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Top ten best practices for WebSphere administrators

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Top ten best practices for WebSphere administrators



The following list consists of the top ten best practices compiled from numerous common problems that I have seen throughout my technical support years. Most of these issues could easily be prevented by taking these simple precaution steps.  So, if you're a WebSphere administrator, this is your must-read!

  1. If you're on Linux or UNIX environment, make sure the ulimit value for no-files/open files or file descriptors is 10,000 or higher.  This is the recommended value for migration tasks, application deployments, synchronization, and so on.  There are so many problems associated with this value being low. See the following technote on how to set your ulimit value:
  2. Use the latest install tools such as Installation Manager for WebSphere Application Server Version 8 or later, and Update Installer for WebSphere Application Server Version 7 to perform upgrade and /or install. Applying the latest version can avoid known issues that are associated with the tool being old and out of date. Check out the WebSphere Support site for the latest updates and downloads:
  3. Remember to clean up the cache (workspace folders) once in a while. Sometimes, clearing out old cache helps relieve the workspace disk space and mitigate some common problems such as start/stop server problems, synchronization, and so on. See the following technote for instructions on clearing out caches:
  4. Spend some time to make a system backup of the WebSphere environment. The backup can become very handy when you encounter a serious problem and cannot recover. It will save tons of time from rebuilding the environment especially if you're in a production environment.
  5. Always take a backup before editing a file, especially if you're making changes to a configuration file under WAS_home/config structure. Most of  these files are unique to the environment and WebSphere Support may not have a working sample to replace in case it got corrupted and causes problems.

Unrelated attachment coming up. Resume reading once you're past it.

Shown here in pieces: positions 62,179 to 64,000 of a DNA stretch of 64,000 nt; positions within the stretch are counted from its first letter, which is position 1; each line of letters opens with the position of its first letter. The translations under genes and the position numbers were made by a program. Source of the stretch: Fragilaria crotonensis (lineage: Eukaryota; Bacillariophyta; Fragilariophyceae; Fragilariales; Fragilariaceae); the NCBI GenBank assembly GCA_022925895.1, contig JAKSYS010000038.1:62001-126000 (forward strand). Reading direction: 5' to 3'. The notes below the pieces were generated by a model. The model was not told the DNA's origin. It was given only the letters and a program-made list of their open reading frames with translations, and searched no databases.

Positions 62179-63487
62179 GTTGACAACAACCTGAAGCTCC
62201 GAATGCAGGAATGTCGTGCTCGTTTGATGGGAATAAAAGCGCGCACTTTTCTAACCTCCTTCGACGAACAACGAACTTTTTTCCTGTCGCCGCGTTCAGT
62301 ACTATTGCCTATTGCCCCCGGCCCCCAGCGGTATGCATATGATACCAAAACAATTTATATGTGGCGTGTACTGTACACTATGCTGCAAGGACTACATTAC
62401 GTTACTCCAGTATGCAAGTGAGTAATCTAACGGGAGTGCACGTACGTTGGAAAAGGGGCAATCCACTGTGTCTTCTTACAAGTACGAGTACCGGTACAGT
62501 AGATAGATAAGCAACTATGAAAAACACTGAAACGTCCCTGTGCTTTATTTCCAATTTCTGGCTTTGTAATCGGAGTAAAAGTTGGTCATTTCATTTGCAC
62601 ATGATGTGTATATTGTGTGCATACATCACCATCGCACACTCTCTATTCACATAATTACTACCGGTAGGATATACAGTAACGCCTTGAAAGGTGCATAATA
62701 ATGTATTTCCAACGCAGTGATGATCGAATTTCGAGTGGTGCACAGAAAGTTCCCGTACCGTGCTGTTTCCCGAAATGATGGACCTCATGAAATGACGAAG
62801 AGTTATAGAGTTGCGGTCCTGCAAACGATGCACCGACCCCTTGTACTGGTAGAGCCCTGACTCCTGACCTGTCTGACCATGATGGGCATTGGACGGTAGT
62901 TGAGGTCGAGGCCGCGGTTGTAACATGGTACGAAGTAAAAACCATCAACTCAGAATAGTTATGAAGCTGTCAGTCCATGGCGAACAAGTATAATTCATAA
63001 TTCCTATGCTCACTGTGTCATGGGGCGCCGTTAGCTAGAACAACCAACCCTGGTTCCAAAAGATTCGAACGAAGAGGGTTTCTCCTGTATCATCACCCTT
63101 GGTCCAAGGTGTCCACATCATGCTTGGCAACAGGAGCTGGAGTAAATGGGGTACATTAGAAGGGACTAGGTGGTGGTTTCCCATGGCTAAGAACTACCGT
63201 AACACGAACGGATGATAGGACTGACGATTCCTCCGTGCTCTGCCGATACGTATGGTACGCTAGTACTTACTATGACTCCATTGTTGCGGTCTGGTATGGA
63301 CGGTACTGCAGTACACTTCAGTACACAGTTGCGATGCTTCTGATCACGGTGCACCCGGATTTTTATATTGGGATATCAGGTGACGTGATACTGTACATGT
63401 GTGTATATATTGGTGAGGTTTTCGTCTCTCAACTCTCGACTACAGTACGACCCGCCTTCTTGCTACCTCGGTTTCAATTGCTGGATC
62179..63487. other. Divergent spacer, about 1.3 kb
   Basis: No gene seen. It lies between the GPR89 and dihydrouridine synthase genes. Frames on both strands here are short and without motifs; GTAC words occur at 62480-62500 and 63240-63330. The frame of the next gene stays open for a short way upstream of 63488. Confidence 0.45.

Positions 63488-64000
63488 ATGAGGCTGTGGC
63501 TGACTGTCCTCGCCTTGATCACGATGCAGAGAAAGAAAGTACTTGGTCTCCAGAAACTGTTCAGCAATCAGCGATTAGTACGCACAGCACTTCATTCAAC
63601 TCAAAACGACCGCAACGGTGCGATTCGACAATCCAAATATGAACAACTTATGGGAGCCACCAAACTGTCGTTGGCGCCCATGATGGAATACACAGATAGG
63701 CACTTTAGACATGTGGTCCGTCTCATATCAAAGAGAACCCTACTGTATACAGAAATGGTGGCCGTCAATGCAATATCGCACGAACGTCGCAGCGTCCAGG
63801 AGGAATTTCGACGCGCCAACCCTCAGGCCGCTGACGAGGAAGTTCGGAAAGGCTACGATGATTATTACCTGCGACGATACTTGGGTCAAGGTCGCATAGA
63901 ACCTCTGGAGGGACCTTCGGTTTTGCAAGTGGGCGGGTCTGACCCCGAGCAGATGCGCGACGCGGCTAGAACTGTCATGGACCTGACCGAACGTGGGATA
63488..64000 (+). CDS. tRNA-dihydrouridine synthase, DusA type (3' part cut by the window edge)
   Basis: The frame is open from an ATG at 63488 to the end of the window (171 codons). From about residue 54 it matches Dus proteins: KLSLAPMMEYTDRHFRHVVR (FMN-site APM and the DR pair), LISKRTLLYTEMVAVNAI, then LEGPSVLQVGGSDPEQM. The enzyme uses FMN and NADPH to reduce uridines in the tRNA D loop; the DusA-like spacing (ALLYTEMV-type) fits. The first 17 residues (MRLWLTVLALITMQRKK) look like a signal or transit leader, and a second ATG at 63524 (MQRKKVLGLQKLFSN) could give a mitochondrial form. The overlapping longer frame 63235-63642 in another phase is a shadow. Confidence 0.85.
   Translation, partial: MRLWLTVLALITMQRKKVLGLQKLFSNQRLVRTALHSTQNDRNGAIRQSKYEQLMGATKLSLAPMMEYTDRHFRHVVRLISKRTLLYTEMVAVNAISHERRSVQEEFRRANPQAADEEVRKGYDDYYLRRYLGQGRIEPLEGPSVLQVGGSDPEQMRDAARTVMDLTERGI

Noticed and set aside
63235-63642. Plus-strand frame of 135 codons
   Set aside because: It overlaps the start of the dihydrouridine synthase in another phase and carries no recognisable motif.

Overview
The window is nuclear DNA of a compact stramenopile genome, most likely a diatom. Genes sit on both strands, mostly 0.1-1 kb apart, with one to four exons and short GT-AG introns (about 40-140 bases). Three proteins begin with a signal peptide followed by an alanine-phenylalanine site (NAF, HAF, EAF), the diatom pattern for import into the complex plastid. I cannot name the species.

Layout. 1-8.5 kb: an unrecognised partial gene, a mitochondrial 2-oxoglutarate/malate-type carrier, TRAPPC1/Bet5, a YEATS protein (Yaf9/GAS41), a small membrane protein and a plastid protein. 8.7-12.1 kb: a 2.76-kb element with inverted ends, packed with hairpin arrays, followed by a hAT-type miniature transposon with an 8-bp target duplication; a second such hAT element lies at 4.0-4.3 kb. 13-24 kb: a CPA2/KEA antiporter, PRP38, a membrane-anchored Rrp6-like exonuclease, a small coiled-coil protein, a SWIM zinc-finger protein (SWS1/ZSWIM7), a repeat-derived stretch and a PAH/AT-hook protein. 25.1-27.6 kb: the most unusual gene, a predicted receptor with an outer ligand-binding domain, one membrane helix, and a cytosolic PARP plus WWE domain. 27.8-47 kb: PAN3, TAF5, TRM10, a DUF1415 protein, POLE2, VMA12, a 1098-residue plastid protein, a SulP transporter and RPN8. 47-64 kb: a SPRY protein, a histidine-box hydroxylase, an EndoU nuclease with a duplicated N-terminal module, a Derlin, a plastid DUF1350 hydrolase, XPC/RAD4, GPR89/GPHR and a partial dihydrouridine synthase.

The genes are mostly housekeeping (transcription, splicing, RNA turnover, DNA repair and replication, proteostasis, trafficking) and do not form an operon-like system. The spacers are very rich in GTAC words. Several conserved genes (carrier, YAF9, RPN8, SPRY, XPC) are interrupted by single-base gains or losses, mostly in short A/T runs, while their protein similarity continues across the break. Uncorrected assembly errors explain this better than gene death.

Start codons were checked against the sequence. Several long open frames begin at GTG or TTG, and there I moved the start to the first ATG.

6. Don't forget to make a backup of Installation Manager data folders such as IMShared, and IMData to prevent corruption and out of synchronization problem.  Again, having these folders backed up can avoid time spent on rebuilding the environment and help with recovery.
  7. Check your heap size and ulimit for no-files/open files/file descriptors when deploying an application, especially if it's a big EAR file size. Additionally, make sure the user has the correct permission with read/write to WAS_home directories.  As a rule of thumb, the default heap size of 256 MB can be too low and may need to increase to 1024MB for a 64-bit environment. See the following technote on how to increase the heap size:
  8. Grant Permission, permission, permission.  By default, WebSphere_home and its subdirectories should have file permission of 755 (read/write).  Therefore, it's relevant to be consistent with using the same user ID (the same user ID that was used at the WebSphere installation) when managing WebSphere. Optionally, you may apply non-root user, but it has to be kept consistent.  This is also very important if you're using Installation Manager. See the Knowledge Center for more details on non-root installations for different operating systems:
  9. Most of the times the problems are not be due to WebSphere but because of the network!  Things to double check are:
  10. Last but not least, if you're unsure what wsadmin command to use or how it use it, we have a wsadmin command assistance tool available on the Admin Console that you can turn on and run through the task on the console.  The command assistance window then would display the wsadmin command in Jython of the last task that was executed. Here are the instructions on how to turn on command assistance:

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